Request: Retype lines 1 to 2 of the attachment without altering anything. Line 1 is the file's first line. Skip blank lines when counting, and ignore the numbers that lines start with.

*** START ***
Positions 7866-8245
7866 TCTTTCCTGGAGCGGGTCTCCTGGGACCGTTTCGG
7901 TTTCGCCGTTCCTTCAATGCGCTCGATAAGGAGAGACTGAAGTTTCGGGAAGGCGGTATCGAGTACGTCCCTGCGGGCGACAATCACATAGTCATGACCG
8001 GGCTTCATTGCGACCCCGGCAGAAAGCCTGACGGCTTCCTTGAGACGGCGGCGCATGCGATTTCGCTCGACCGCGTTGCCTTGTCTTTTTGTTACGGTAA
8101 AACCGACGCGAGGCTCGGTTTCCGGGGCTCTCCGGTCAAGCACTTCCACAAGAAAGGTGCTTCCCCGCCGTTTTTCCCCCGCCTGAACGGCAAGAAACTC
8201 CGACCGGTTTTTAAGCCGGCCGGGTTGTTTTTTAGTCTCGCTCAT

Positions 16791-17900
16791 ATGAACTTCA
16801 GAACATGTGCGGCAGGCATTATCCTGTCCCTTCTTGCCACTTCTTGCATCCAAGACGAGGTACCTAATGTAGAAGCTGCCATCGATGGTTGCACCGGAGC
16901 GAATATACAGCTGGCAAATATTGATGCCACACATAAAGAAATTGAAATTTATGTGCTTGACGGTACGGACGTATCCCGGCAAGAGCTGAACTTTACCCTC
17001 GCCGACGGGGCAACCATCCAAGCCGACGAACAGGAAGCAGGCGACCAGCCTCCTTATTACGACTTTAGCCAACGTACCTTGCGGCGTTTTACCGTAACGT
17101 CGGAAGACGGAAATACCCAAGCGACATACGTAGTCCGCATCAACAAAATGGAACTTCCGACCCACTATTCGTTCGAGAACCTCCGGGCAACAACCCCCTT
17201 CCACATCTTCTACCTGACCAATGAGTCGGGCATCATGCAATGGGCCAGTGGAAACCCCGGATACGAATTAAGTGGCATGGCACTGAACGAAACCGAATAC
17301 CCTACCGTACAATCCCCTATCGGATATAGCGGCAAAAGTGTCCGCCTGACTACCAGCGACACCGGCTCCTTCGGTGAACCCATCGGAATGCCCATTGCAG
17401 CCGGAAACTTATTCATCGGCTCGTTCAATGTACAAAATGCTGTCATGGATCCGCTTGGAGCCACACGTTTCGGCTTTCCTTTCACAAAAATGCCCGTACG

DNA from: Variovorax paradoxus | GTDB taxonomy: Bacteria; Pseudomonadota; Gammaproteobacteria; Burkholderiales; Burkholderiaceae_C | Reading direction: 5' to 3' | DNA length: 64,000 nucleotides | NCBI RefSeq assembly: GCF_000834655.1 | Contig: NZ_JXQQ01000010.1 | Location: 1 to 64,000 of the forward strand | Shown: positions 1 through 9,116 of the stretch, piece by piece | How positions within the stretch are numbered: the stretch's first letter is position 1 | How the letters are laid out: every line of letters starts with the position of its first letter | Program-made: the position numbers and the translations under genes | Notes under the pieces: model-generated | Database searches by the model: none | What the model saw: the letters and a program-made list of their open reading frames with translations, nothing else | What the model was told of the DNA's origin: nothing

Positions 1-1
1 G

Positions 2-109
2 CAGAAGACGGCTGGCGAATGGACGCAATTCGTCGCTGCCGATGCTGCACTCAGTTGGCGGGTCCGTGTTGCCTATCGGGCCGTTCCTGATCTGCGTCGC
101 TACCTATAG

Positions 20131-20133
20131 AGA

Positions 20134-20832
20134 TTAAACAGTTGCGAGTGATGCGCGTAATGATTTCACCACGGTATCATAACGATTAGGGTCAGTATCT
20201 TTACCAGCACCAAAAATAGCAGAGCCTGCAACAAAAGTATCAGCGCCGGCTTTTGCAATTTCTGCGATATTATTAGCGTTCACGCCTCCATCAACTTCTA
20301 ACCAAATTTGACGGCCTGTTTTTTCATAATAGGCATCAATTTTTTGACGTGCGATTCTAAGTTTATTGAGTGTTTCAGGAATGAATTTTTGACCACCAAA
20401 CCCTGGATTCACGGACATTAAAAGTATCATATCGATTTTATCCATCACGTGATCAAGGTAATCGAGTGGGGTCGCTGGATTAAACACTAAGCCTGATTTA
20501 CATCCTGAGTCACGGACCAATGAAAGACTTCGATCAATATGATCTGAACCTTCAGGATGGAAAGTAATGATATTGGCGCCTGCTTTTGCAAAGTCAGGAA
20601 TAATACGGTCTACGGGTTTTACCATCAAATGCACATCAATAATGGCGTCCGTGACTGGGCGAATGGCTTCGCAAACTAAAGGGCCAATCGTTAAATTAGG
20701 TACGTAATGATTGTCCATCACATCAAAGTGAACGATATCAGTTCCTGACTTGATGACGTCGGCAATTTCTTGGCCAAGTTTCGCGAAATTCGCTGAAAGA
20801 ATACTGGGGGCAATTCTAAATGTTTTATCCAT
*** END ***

Positions 7866-8245
7866 TCTTTCCTGGAGCGGGTCTCCTGGGACCGTTTCGG